Friends of Nevada Wilderness worked on restoring an illegal vehicular trespass along the beginning of the North Twin trail in the Arc Dome Wilderness. There were eight Friends of Nevada Wilderness volunteers and staff along with a Forest Service employee working on the project.
The volunteers camped at Spencer Hot Springs Friday night and met up with the District Ranger and seasonal employee of the Austin-Tonopah Ranger District Saturday morning at the project site. The crew scattered rocks and transplanted sagebrush and native plants from the surrounding environment along half of the two-track, leaving a single tread path open for hikers and stock. The rocks and vertical mulching helped to disguise the trespass, while also helping to speed up natural reveggetation and allow for seed collection. The volunteers were careful to totally avoid the archaeological sites, where there are old stone structures from many years ago. The volunteers worked transplanting native plants onto the route and scattering and placing rocks in a manner that would discourage motorized vehicles from trespassing, then placed a couple of carsonite signs. One sign was placed at the beginning of the trail where there is now an established turnaround and parking area for vehicles, indicating that from that point in the area is closed to motorized vehicles, and the other sign was installed further in to indicate the wilderness boundary.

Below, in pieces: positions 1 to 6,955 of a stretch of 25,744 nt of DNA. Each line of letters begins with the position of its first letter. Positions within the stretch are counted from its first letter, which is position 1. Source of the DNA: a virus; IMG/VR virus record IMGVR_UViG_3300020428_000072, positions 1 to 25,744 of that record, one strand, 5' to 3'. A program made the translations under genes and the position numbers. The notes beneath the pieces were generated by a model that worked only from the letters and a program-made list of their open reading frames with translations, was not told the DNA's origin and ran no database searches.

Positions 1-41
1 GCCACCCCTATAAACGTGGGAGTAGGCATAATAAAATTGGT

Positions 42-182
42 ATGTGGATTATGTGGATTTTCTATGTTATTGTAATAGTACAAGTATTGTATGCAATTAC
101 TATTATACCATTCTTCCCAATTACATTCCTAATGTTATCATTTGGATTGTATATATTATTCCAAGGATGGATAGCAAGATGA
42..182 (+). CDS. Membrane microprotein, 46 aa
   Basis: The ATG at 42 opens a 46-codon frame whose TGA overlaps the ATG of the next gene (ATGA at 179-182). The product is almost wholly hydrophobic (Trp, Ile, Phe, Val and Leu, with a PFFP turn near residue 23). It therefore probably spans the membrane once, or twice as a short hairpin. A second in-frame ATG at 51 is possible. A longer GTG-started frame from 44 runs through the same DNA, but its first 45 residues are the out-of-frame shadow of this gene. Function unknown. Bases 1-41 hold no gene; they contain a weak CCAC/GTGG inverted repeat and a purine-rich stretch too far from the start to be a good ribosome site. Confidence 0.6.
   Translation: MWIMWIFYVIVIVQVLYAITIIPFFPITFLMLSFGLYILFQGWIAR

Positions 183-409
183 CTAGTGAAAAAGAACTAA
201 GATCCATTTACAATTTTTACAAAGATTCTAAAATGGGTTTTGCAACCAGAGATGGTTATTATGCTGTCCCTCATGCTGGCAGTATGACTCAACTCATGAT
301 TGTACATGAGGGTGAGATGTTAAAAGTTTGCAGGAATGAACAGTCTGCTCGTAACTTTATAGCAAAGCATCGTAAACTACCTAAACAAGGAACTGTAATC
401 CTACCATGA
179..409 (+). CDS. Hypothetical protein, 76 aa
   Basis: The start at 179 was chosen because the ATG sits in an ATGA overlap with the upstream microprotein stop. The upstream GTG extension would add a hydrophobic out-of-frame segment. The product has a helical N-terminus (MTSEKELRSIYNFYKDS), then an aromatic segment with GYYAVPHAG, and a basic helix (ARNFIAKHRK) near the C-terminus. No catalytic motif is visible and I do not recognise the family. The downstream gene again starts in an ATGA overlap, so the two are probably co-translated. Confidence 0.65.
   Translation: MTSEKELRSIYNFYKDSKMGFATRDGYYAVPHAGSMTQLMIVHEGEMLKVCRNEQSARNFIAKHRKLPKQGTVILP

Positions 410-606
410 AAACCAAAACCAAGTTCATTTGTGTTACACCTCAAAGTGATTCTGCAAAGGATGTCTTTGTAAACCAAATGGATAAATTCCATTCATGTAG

After the route restoration work was completed, the volunteers hiked up the South Twin River trail to an old abandoned barbed-wire fence and removed the wiring and some of the posts. The wire and materials were left in a pile to be carried out safely at a later date.
*There were a total of 138 volunteer hours recorded for this project.
*There was a total of $2,070 saved through the use of volunteers that the U.S. Forest Service would otherwise have had to spend on in-kind labor. (Based on government protocol $15.00/hr)